As a practising Jew, my feelings about Christmas differ from those of a practising Christian, although I suspect that we will be at one in regretting the festival's transformation from a religious celebration into a commercial bacchanal.
Growing up in Manchester more than half a century ago, I remember that my mother, the child of Orthodox Polish immigrants, could only come to terms with Christmas dinner by preceding our turkey with chopped liver and chicken soup, as a defiant affirmation of her origins. Likewise, she never hung out her washing on a Sunday, out of respect for our church-going neighbours. Nowadays, she wouldn't have to bother because, according to a recent survey, Manchester's churches were the emptiest in the country this Christmas, with 98 per cent of the population preferring to go shopping and partying rather than celebrate the birth of Jesus.
A far cry from my childhood in a religiously mixed junior school, where the gym master would simplify picking football teams by dividing us up into Jews versus Christians, and when it came to Scripture, as it was called in those days, the Jewish children would be sent to get on with other work at the back of the class. While pretending to concentrate ferociously on sums or whatever, my ears would burn as I heard how the wicked Jews, incited by the High Priest, rejected Jesus for Barabbas (a name which, as a sign of the times, the spell-check on my computer does not recognise). On the other hand, I do recall my dressing-gown and tea-towel costume as one of the three kings in the school nativity play. Although critics might think otherwise, I am not aware that these contradictory childhood experiences marred my psyche for life or irredeemably screwed up my religious identity.
Thirty-five years later, and as an ordained rabbi with family, a pleasant annual event would be Christmas dinner with two rabbinical colleagues and their families, when a jolly, guilt-free time was had by all of us, because by now the day bore no more resemblance to a Christian festival than does Thanksgiving in America. We felt particularly deserving of our turkey and Christmas pudding if, as this year, 25 December fell on a Saturday, and we had spent the morning preaching to a sparse Sabbath congregation that clearly wished to be elsewhere. We would pause in our overindulgence to watch the Queen's Speech. Nowadays, to judge by declining viewing figures, even that cosy tradition is being discarded.
Today, in a multicultural society that is resolute but ludicrously confused about political correctness, nativity plays and carol services are cancelled, for fear of jarring the sensitivities of other religions, and the cards we receive carefully wish us "Season's Greetings". I suppose I should be grateful, as a member of a minority, that, among the Government's raft of measures designed further to curtail our civil liberties in the name of an amorphous War Against Terror, there is also a proposed Bill to criminalise religious hatred. But I am not.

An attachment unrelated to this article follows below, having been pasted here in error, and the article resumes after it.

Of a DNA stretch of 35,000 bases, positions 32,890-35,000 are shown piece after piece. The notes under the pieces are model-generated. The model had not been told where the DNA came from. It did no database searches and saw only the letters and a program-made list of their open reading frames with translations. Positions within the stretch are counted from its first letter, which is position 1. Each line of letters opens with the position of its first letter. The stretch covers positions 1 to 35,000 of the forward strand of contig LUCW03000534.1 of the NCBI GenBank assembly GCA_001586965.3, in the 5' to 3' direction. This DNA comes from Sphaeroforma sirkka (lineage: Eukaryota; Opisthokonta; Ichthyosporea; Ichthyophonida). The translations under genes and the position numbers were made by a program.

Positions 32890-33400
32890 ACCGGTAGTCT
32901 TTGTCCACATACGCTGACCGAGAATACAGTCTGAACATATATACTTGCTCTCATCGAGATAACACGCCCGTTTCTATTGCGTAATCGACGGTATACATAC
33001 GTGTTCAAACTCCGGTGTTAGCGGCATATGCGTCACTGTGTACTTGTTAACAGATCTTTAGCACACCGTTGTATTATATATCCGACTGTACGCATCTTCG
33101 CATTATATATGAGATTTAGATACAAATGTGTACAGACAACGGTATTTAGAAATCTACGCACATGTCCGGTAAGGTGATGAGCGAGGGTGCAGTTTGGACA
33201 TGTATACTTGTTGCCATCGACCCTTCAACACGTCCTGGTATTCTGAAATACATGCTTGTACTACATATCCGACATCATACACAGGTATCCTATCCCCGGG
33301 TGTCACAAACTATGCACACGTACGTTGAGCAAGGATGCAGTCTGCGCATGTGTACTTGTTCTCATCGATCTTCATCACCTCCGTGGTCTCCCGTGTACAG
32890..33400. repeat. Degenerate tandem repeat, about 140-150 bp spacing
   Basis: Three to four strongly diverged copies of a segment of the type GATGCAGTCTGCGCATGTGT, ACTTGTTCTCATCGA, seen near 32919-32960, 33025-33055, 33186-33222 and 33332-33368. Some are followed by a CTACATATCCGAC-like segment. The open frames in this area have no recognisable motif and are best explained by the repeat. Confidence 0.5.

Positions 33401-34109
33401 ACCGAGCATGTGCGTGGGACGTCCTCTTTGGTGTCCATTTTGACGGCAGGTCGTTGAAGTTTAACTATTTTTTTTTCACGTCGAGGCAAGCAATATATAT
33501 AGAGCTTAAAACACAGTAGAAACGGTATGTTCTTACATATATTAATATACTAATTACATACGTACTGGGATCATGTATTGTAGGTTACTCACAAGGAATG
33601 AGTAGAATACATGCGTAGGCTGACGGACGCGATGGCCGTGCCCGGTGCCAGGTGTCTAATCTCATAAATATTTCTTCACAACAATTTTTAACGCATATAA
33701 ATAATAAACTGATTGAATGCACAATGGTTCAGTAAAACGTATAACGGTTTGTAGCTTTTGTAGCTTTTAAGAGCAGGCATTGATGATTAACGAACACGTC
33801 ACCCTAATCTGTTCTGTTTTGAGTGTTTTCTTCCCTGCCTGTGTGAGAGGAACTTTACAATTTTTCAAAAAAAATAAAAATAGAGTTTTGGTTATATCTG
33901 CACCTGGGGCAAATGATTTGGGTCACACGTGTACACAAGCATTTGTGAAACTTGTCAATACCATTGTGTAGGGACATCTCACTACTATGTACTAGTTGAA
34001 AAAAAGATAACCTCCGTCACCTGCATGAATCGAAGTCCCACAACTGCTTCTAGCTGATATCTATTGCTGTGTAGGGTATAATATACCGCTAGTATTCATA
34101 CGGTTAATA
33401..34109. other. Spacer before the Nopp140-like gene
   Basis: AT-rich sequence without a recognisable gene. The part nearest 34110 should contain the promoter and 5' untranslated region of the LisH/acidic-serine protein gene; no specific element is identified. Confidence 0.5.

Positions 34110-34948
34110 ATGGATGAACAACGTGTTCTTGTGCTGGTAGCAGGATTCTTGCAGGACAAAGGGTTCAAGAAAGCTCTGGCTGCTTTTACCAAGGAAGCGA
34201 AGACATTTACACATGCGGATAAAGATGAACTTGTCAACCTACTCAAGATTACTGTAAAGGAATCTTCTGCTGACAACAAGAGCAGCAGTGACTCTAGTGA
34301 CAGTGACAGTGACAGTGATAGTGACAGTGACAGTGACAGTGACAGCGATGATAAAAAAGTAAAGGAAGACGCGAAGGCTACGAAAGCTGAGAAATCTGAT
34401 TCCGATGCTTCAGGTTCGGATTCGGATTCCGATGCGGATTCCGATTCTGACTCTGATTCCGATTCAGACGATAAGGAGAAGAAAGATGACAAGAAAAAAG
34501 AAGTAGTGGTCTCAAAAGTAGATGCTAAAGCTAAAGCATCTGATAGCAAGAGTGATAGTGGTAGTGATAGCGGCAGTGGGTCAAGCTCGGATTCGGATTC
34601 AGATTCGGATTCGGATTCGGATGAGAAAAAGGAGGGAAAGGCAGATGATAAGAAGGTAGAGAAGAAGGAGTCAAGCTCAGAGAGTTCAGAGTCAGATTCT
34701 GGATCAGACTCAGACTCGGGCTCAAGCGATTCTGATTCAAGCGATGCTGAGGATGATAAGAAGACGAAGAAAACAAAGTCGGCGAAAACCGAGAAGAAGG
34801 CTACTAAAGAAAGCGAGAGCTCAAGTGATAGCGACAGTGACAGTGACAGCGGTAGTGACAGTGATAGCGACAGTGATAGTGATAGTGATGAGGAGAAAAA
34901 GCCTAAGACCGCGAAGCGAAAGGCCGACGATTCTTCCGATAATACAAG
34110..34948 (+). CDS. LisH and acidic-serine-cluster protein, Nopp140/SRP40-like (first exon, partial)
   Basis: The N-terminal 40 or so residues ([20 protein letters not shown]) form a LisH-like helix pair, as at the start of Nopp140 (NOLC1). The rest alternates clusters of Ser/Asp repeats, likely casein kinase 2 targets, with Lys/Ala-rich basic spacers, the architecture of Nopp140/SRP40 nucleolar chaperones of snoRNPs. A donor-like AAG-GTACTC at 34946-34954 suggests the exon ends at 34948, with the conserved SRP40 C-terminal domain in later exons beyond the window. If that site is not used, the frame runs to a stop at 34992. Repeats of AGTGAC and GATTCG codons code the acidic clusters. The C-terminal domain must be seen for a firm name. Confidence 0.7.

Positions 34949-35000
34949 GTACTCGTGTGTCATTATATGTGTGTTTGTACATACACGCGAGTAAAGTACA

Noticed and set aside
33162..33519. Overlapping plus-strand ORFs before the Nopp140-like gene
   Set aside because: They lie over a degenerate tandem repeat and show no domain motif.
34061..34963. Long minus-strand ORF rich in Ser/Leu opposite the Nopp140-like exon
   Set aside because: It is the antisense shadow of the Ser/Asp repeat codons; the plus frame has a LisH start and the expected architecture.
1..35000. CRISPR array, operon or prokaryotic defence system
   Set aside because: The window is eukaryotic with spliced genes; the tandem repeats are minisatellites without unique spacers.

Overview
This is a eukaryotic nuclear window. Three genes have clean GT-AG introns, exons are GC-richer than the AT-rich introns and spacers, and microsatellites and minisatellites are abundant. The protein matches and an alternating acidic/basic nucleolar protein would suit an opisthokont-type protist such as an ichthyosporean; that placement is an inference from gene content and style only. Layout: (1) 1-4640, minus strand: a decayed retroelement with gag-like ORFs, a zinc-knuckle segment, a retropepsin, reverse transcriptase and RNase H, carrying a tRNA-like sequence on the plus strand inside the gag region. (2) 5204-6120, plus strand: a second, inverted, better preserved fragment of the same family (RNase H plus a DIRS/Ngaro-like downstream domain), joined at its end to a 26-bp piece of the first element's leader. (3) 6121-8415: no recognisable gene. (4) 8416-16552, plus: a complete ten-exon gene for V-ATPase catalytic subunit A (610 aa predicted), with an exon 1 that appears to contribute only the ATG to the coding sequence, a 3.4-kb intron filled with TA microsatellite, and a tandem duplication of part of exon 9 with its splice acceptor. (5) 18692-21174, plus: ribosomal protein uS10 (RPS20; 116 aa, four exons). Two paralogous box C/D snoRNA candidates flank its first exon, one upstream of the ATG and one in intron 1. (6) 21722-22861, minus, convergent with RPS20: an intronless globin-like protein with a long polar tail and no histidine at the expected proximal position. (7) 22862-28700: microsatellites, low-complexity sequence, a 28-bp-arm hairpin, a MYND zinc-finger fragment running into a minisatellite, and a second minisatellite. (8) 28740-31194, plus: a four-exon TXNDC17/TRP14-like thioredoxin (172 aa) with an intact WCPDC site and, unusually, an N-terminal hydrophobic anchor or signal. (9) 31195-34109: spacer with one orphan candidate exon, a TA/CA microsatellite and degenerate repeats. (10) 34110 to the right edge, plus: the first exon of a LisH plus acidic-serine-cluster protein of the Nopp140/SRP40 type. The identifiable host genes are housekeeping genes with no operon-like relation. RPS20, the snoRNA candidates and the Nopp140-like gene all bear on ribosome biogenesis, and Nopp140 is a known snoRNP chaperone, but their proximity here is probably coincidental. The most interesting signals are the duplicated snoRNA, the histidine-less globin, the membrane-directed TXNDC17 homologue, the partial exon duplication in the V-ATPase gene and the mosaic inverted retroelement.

Such a law would be impossibly difficult to implement. There is a fine but crucial distinction, first proposed by John Stuart Mill, I think, between giving offence and incitement to hatred. To show David Beckham as Jesus and Posh as the Virgin Mary at Madame Tussauds may well have given offence to some Christians, but was not an incitement to hatred. The virulence with which certain well-known atheists attack Christian belief is far more provocative. Similarly, I am fairly sure, as one of the few people to have ploughed through Salman Rushdie's The Satanic Verses in its entirety, that the fatwa was imposed on him less for alleged blasphemies about the Prophet Mohamed (most readers did not get that far), but because the character of the exiled cleric plotting in Paris about turning his homeland into a theocracy displayed more than a passing resemblance to Ayatollah Khomeini. Rushdie certainly gave offence, but the animadversions of Michel Houellebecq about Islam strike me as more dangerously inflammatory. John Stuart Mill would have prosecuted neither.
But how strange, in our nominally Christian country, that more deference should be paid to the beliefs of Jews, Muslims, Hindus, Sikhs and others than is accorded to Christianity. By an empirical definition, I don't imagine that myths about the miraculous birth of Jesus are any more credible than legends about the Exodus from Egypt, but both have been inspiring and didactic narratives for the followers of the two faiths. It was Alan Bennett who wittily remarked that the Church of England is so constituted that its members can really believe anything, but of course almost none of them do. At this time of the year I do wish that they believed a little more.
David J. Goldberg is Rabbi Emeritus of the Liberal Jewish Synagogue, London
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